In order to “graduate” from the outpatient psychiatric program of Laurel Hospital in Maryland, we had demonstrate a certain level of competence at assertion skills or confrontation. It’s no wonder why it took me three times longer to be discharged than the other patients.
One day an older woman sat in the middle of the circle. She looked very tired and drained. Her daughter had been dumping her kids off at her door in the morning and leaving them with her until late in the evening. Since the woman was battling different medical conditions, this was very difficult on her health, and prevented her from getting the rest she needed to recover.
“Take these kids,” the nurse said to the woman and pressed on her shoulder.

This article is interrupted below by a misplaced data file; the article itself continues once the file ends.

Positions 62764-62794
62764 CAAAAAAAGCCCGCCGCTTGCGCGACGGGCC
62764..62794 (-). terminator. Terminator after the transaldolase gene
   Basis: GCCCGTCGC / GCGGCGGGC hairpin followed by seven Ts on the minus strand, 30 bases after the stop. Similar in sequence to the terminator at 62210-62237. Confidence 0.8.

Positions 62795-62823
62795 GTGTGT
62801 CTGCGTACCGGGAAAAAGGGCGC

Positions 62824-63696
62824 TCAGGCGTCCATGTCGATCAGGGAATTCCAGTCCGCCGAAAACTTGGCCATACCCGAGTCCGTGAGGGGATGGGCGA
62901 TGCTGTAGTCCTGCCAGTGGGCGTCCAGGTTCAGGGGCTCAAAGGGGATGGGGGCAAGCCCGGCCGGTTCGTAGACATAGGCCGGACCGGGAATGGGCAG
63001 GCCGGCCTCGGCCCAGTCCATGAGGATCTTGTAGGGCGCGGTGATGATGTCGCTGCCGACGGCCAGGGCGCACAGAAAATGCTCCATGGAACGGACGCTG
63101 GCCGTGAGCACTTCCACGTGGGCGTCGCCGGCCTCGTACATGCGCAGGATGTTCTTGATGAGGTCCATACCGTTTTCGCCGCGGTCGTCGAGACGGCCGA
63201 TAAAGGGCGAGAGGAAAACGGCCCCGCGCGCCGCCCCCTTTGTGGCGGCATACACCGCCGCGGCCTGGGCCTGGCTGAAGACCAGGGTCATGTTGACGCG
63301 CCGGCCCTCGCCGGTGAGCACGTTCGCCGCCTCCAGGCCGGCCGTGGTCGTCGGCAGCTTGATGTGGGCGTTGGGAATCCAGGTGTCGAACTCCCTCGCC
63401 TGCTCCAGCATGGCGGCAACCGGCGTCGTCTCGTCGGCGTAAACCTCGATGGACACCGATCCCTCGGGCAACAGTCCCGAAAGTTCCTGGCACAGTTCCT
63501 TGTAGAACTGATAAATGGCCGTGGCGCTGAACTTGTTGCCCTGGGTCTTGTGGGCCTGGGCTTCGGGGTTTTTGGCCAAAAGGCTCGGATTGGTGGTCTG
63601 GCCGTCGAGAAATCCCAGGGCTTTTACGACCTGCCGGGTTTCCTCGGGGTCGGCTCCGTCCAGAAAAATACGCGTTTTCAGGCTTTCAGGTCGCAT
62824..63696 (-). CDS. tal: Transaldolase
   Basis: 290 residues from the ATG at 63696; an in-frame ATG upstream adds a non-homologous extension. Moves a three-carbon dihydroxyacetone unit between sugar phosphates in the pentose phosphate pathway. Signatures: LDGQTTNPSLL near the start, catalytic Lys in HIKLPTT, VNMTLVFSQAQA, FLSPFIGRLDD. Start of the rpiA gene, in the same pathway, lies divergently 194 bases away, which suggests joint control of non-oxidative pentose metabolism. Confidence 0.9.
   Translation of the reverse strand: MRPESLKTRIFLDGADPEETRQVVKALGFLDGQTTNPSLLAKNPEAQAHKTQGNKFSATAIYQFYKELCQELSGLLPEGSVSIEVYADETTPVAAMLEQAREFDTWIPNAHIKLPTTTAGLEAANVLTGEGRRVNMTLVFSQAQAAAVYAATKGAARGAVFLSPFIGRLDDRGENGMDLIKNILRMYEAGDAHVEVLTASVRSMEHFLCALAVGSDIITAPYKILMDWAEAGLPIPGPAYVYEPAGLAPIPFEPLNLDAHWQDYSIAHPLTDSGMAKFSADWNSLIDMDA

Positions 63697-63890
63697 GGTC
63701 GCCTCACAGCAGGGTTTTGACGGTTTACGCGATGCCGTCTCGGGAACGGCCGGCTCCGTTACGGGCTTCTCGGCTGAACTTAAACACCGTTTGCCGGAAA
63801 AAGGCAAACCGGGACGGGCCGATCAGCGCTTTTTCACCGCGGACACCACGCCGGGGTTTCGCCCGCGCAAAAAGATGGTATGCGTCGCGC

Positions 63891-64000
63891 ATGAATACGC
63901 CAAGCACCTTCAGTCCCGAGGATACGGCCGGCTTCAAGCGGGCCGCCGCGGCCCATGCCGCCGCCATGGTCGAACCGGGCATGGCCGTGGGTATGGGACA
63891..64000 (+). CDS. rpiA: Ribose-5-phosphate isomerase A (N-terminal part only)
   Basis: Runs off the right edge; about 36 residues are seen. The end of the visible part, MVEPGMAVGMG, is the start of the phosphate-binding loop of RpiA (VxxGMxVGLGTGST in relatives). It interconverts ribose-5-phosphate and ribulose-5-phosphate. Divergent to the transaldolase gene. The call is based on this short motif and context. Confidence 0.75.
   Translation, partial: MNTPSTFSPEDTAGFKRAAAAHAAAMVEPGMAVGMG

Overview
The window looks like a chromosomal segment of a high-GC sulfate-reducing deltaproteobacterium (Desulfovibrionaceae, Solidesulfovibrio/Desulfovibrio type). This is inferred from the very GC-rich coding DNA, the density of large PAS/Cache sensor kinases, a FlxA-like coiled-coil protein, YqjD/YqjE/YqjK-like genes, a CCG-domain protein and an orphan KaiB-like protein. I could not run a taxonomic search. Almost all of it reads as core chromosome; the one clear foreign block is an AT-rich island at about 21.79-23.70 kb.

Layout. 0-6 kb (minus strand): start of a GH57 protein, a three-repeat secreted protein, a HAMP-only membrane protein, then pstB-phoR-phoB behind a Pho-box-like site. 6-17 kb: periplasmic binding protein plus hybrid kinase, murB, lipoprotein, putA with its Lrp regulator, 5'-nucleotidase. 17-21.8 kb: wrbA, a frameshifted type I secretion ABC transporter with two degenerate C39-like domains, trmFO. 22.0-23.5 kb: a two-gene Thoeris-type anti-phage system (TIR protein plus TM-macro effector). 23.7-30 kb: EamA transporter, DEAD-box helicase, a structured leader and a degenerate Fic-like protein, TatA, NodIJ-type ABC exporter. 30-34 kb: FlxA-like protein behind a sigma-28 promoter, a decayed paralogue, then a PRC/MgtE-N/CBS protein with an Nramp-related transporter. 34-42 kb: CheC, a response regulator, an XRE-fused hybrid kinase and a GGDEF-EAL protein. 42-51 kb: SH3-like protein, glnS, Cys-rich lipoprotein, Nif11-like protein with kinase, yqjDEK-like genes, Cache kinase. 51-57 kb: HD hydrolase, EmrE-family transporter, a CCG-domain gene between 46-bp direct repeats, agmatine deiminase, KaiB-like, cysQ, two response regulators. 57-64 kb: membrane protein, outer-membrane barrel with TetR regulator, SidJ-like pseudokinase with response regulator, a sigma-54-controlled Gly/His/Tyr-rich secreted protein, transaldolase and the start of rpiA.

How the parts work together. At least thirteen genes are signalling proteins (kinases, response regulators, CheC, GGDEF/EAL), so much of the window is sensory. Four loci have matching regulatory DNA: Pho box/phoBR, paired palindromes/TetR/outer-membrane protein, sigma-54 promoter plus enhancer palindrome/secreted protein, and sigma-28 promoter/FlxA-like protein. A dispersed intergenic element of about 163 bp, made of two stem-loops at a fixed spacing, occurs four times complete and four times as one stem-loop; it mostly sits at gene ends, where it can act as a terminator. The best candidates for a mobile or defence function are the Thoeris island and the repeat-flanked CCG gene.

The woman didn’t say anything.
“What do you say?” the nurse prompted her.
“I won’t be home until late tonight,” the nurse said and pressed both of her hands on the woman’s shoulder.
“Ouch,” she said to the nurse.
“I’m not going to stop until you learn how to assert yourself,” the nurse said.
It took four physical movements for her to finally get it, and then she said, “I’m sorry, but I won’t be able to take the kids today. I need some time to recover.”
“Good for you!” said the nurse and we all clapped.